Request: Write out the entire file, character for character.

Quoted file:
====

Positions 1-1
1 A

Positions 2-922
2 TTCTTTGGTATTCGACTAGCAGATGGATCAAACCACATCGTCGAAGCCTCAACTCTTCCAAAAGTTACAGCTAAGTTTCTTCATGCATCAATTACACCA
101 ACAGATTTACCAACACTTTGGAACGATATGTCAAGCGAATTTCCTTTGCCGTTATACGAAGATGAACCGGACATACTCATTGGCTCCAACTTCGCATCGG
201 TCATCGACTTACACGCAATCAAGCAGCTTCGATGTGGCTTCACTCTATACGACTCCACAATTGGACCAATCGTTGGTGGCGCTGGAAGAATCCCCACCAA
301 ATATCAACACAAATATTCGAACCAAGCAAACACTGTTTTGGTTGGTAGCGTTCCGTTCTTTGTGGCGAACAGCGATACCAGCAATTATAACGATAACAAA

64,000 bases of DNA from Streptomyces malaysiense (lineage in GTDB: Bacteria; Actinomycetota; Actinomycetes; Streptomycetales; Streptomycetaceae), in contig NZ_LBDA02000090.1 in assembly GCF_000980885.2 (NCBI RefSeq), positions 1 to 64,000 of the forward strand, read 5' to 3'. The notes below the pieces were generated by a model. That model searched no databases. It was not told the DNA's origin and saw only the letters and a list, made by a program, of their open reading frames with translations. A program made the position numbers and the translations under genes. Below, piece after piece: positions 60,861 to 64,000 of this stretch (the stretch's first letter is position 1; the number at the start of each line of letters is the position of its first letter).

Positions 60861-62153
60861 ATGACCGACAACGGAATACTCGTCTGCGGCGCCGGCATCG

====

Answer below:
Positions 1-1
1 A

Positions 2-922
2 TTCTTTGGTATTCGACTAGCAGATGGATCAAACCACATCGTCGAAGCCTCAACTCTTCCAAAAGTTACAGCTAAGTTTCTTCATGCATCAATTACACCA
101 ACAGATTTACCAACACTTTGGAACGATATGTCAAGCGAATTTCCTTTGCCGTTATACGAAGATGAACCGGACATACTCATTGGCTCCAACTTCGCATCGG
201 TCATCGACTTACACGCAATCAAGCAGCTTCGATGTGGCTTCACTCTATACGACTCCACAATTGGACCAATCGTTGGTGGCGCTGGAAGAATCCCCACCAA
301 ATATCAACACAAATATTCGAACCAAGCAAACACTGTTTTGGTTGGTAGCGTTCCGTTCTTTGTGGCGAACAGCGATACCAGCAATTATAACGATAACAAA

64,000 bases of DNA from Streptomyces malaysiense (lineage in GTDB: Bacteria; Actinomycetota; Actinomycetes; Streptomycetales; Streptomycetaceae), in contig NZ_LBDA02000090.1 in assembly GCF_000980885.2 (NCBI RefSeq), positions 1 to 64,000 of the forward strand, read 5' to 3'. The notes below the pieces were generated by a model. That model searched no databases. It was not told the DNA's origin and saw only the letters and a list, made by a program, of their open reading frames with translations. A program made the position numbers and the translations under genes. Below, piece after piece: positions 60,861 to 64,000 of this stretch (the stretch's first letter is position 1; the number at the start of each line of letters is the position of its first letter).

Positions 60861-62153
60861 ATGACCGACAACGGAATACTCGTCTGCGGCGCCGGCATCG